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Wednesday, July 18, 2018, 1:34 p.m.

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Arkansas leaders sorting out steps to tax online sales

By Michael R. Wickline

This article was published June 22, 2018 at 4:30 a.m.

State Rep. Dan Douglas, R-Bentonville, is shown in this file photo.

Arkansas House Revenue and Taxation Committee Chairman Joe Jett, R-Success, is shown in this photo.

U.S. Congressman Steve Womack is shown in this file photo.

Arkansas officials reacted cautiously to the U.S. Supreme Court's ruling Thursday that cleared the way for states to require out-of-state online retailers to collect and remit sales taxes.

State Rep. Dan Douglas, R-Bentonville, is shown in this file photo.

Arkansas House Revenue and Taxation Committee Chairman Joe Jett, R-Success, is shown in this photo.

U.S. Congressman Steve Womack is shown in this file photo.

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Print Headline: Arkansas leaders sorting out steps to tax Net sales

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Displaying 1 - 6 of 6 total comments

RBear says... June 22, 2018 at 6:55 a.m.

"Jett said he thinks that most of his fellow lawmakers 'probably would take a wait-and-see approach on the state level for the simple fact that we would probably like the federal government to get involved' because he worries about 'a hodgepodge' of state tax codes across the nation."
...
What the ...? You have that now, you ninny. Retailers that have multi-state physical presence deal with the hodge-podge of sales tax laws today. This is just an excuse to delay collecting these revenues. Sometimes I wonder if our state legislators actually think before they speak.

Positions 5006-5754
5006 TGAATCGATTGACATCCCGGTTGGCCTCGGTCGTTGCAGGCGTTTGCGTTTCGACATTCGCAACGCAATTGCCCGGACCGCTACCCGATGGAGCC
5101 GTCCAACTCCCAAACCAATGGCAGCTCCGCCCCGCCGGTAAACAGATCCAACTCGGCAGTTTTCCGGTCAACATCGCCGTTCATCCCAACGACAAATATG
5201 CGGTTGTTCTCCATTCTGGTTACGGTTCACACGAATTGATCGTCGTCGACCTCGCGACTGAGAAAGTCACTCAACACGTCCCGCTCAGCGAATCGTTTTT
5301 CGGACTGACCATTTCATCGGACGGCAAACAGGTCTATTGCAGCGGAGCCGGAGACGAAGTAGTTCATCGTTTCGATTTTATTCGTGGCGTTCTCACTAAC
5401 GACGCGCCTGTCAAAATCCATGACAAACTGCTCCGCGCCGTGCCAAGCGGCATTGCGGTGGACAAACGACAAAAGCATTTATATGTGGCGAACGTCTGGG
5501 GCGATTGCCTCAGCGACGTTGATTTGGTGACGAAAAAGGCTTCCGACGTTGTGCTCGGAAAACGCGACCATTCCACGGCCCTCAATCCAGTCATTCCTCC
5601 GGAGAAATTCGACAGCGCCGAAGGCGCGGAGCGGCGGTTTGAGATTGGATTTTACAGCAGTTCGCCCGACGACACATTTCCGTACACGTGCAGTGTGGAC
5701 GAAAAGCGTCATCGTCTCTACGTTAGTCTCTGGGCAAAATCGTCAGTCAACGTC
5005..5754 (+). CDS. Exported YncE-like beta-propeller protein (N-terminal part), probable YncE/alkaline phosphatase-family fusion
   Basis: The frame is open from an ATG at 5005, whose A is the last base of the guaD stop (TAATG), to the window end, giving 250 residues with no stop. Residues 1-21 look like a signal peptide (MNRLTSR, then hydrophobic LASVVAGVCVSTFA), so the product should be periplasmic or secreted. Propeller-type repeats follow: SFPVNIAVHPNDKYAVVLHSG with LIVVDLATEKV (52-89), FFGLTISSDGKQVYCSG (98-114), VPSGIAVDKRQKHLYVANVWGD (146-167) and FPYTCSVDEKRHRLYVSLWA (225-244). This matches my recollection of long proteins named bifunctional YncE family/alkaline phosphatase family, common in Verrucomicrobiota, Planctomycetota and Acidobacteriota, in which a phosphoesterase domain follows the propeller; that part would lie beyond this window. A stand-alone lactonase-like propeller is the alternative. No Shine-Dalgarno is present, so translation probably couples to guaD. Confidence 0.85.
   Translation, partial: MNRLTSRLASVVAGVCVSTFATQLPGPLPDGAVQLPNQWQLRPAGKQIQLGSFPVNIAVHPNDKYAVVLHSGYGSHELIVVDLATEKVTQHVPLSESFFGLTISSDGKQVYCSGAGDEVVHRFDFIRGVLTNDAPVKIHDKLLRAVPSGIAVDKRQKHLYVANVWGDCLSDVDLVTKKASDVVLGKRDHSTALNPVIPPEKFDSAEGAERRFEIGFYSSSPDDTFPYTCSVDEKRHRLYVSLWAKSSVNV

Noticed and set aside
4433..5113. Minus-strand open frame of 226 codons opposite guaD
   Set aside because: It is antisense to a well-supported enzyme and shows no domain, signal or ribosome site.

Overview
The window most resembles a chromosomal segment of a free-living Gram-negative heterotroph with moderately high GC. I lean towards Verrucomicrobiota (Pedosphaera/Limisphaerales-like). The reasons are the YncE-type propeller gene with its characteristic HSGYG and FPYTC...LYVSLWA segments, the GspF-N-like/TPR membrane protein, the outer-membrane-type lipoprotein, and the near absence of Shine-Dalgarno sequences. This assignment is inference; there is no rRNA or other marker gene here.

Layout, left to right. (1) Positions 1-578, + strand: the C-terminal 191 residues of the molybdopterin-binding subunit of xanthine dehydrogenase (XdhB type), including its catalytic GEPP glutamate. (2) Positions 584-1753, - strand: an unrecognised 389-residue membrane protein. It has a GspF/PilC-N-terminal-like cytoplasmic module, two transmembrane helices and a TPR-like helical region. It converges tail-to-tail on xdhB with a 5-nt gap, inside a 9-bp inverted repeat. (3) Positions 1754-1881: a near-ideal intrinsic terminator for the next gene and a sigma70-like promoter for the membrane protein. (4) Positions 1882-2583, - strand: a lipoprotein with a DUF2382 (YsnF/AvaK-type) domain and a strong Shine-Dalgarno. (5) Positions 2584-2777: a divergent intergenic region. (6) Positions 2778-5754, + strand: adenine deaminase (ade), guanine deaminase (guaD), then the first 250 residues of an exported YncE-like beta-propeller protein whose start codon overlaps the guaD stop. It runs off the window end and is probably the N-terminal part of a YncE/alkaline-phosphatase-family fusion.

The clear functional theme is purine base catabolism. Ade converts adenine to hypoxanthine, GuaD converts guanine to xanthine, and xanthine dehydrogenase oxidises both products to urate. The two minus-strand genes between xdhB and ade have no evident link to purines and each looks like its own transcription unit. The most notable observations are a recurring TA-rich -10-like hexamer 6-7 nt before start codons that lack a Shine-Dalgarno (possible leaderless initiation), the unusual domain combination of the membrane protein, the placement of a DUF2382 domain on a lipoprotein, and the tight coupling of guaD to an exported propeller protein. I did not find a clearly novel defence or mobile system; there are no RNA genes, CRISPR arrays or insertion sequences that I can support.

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BensonHedges says... June 22, 2018 at 7:38 a.m.

One thing you will never read since reporters won't report it-----sales taxes are due no matter what. If you buy something on line, it is your obligation to pay sales tax. Our "leaders" make this process difficult and don't inform the public of this.

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GOHOGS19 says... June 22, 2018 at 8:22 a.m.

RBear you do not have that now for states where you don't have nexus - that is about to change with yesterday's ruling.

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hlair08290721 says... June 22, 2018 at 8:57 a.m.

Local retailers have been hit hardest since their products and services have been taxed more to make up difference of sales tax lost to Internet sales. There should be transparency about sales tax revenue increases from new Internet sales taxes - Missing in the conversation is the reduction of state & local sales tax that will be offset through collection of internet taxes. Since Internet businesses has the shipping address, it's easy to expect tax collections to be returned to communities those items were purchased from - we live in a time of big data, analytics, behavioral marketing, and targeted sales - only a problem for politicians, who want to control spending the windfall revenue, not individuals or business.

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RBear says... June 22, 2018 at 10:01 a.m.

Gohogs I pointed that out. My point is that the “complexity” Jett attempts to portray is overstated. Multi-state companies deal with that today. But you’re not going to see Joe’s General marketing deodorant to Dallas. Read the comment thoroughly.

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Illinoisroy says... June 22, 2018 at 11:42 a.m.

I haven't bought anything on-line because my community and neighbors need jobs and business. Most people tell me I'm foolish and that they get the same quality product with significant $$ savings by purchasing on-line. Sadly my fellow Americans are all about self-interest and money. It is true that you are supposed to voluntarily pay sales tax for on-line purchases but majority of folks I've talked to don't pay or shave a little, back to my previous statement, sad state.

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